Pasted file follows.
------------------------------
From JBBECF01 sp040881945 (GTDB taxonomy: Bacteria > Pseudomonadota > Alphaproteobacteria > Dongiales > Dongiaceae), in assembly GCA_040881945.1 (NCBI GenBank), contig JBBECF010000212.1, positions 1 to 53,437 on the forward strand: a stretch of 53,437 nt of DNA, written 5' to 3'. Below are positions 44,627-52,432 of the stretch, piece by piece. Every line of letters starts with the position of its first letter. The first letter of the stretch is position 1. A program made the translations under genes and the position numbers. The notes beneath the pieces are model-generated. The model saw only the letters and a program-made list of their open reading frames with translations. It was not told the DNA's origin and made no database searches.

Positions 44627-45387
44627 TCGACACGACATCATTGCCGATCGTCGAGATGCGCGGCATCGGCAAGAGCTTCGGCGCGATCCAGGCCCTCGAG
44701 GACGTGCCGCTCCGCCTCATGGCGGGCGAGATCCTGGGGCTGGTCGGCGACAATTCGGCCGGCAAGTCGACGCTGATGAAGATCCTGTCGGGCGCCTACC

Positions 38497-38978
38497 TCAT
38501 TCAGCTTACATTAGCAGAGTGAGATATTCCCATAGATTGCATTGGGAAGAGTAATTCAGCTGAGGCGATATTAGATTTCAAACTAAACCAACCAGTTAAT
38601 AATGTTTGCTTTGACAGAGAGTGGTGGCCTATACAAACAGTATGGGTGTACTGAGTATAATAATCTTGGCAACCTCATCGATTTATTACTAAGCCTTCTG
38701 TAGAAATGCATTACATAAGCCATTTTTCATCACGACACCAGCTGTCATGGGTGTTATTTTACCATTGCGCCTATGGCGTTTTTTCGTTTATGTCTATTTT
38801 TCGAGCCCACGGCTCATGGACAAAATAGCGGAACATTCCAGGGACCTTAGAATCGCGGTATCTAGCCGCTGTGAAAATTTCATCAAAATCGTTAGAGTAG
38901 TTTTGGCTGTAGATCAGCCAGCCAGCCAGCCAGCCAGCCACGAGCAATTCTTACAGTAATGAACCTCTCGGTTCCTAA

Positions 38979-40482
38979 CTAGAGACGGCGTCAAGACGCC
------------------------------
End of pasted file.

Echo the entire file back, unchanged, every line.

From JBBECF01 sp040881945 (GTDB taxonomy: Bacteria > Pseudomonadota > Alphaproteobacteria > Dongiales > Dongiaceae), in assembly GCA_040881945.1 (NCBI GenBank), contig JBBECF010000212.1, positions 1 to 53,437 on the forward strand: a stretch of 53,437 nt of DNA, written 5' to 3'. Below are positions 44,627-52,432 of the stretch, piece by piece. Every line of letters starts with the position of its first letter. The first letter of the stretch is position 1. A program made the translations under genes and the position numbers. The notes beneath the pieces are model-generated. The model saw only the letters and a program-made list of their open reading frames with translations. It was not told the DNA's origin and made no database searches.

Positions 44627-45387
44627 TCGACACGACATCATTGCCGATCGTCGAGATGCGCGGCATCGGCAAGAGCTTCGGCGCGATCCAGGCCCTCGAG
44701 GACGTGCCGCTCCGCCTCATGGCGGGCGAGATCCTGGGGCTGGTCGGCGACAATTCGGCCGGCAAGTCGACGCTGATGAAGATCCTGTCGGGCGCCTACC

Positions 38497-38978
38497 TCAT
38501 TCAGCTTACATTAGCAGAGTGAGATATTCCCATAGATTGCATTGGGAAGAGTAATTCAGCTGAGGCGATATTAGATTTCAAACTAAACCAACCAGTTAAT
38601 AATGTTTGCTTTGACAGAGAGTGGTGGCCTATACAAACAGTATGGGTGTACTGAGTATAATAATCTTGGCAACCTCATCGATTTATTACTAAGCCTTCTG
38701 TAGAAATGCATTACATAAGCCATTTTTCATCACGACACCAGCTGTCATGGGTGTTATTTTACCATTGCGCCTATGGCGTTTTTTCGTTTATGTCTATTTT
38801 TCGAGCCCACGGCTCATGGACAAAATAGCGGAACATTCCAGGGACCTTAGAATCGCGGTATCTAGCCGCTGTGAAAATTTCATCAAAATCGTTAGAGTAG
38901 TTTTGGCTGTAGATCAGCCAGCCAGCCAGCCAGCCAGCCACGAGCAATTCTTACAGTAATGAACCTCTCGGTTCCTAA

Positions 38979-40482
38979 CTAGAGACGGCGTCAAGACGCC